Apr 16, 2015How Teens View Concussions
Speaking at the American Academy of Orthopaedic Surgeons Annual Meeting, Guillem Gonzalez-Lomas, MD, a member of the Department of Orthopedics at the New York University Hospital for Joint Diseases, discussed the way American teenagers view concussions. Gonzalez-Lomas was an author of a study to determine how effective concussion tools are at revealing whether athletes are “upfront” with trainers about the injury.
In a video available on Healio.com, Gonzalez-Lopez said that surveys were given to 186 New Jersey high school athletes, and that 9 percent said they had suffered a concussion. However, there were more disturbing findings:
“We asked the athletes if they would report a concussion on the field or after the game, and a full one-third of these athletes said that even if they had a head injury or a concussive injury during the game they would not report it to their trainer,” he said.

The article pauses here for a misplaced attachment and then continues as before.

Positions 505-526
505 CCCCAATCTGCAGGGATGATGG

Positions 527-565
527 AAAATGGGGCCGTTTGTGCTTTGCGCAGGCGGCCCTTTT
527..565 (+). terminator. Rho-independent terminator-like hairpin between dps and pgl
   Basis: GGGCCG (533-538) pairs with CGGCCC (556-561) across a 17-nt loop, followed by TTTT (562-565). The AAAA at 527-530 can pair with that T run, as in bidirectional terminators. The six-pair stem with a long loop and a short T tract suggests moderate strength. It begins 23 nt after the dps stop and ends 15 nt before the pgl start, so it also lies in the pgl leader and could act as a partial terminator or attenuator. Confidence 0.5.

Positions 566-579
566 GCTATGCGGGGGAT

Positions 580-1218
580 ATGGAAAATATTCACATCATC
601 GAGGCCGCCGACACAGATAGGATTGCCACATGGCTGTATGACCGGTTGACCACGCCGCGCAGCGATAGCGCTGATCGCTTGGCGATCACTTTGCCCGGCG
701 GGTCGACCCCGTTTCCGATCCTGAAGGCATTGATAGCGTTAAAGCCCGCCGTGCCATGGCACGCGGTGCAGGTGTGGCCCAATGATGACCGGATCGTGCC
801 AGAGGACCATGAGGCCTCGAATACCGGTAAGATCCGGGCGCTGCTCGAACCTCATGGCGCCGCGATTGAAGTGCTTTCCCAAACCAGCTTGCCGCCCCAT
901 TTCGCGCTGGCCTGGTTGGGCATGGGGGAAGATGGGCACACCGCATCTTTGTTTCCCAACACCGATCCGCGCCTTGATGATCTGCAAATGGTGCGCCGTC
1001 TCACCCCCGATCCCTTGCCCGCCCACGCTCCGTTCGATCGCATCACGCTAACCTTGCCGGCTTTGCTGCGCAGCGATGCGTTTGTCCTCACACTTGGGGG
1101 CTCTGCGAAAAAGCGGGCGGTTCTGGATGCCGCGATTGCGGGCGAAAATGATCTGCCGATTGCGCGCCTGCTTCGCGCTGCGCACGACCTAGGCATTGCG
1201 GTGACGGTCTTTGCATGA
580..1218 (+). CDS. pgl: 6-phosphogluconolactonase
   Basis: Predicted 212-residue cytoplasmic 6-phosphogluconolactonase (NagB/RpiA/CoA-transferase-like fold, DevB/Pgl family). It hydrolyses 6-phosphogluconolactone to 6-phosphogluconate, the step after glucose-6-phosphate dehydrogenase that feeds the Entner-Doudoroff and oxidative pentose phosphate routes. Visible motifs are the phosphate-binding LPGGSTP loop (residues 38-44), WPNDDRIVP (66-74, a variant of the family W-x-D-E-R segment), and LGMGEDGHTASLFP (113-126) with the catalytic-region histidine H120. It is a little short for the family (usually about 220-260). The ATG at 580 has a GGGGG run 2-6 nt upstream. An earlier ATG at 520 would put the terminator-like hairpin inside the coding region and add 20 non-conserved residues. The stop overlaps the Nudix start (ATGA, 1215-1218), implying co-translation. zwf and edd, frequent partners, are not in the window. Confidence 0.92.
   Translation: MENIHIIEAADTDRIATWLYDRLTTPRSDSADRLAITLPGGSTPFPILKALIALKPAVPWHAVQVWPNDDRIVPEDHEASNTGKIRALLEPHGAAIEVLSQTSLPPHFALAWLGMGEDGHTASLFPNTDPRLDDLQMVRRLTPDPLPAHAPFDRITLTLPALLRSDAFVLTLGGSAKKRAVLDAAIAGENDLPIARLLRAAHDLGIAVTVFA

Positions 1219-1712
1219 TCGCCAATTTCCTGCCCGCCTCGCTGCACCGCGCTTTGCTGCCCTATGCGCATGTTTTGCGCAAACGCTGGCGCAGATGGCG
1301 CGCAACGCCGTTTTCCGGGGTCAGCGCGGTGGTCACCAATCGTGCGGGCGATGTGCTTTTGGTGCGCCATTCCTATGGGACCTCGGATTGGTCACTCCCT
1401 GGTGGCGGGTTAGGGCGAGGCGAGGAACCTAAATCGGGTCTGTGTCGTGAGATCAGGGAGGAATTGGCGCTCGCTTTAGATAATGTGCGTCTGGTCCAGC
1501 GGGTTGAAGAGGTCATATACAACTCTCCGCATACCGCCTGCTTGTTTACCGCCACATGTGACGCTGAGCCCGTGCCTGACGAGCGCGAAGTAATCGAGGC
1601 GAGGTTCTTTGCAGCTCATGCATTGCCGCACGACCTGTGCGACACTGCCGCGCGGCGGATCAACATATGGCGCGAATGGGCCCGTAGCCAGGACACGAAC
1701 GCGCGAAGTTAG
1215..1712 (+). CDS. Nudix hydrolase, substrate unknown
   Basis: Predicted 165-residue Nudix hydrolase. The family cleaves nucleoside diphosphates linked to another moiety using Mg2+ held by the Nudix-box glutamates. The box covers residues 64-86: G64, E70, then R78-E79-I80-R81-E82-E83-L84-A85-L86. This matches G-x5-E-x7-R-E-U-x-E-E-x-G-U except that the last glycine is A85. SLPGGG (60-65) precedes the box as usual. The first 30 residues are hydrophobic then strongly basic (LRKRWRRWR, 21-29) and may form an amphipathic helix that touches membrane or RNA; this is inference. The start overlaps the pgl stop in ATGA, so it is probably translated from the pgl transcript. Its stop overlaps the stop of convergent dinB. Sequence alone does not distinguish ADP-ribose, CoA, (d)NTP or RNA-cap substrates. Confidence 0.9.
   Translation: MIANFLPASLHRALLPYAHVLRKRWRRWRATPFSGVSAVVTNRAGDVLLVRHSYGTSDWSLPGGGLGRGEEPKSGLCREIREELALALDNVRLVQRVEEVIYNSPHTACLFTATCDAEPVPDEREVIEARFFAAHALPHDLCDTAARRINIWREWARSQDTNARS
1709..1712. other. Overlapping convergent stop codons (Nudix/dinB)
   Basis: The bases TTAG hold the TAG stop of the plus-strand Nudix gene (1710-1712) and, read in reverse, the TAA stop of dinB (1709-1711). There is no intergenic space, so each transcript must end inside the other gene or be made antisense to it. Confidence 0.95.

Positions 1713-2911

There were some differences based on the sports the athletes played. When asked how many concussions it would require for an athlete to stop playing a sport entirely, football players said they would need at least six, while softball players said they would need three. Boys also reported requiring three to four concussions to quit their sport entirely while girls needed just one or two.
So what’s the take home message?
“The first one is that the questions that are asked on the sidelines by a trainer or a coach are important,” he said. “It’s very important for orthopedic surgeons who are on the sidelines to understand that high school athletes may not have the background or education to understand what a concussion is, so it’s important to educate them. And finally, it’s important to keep open lines of communications so athletes can feel comfortable reporting head trauma to their trainers or coaches.”
An abstract of the presentation is available here.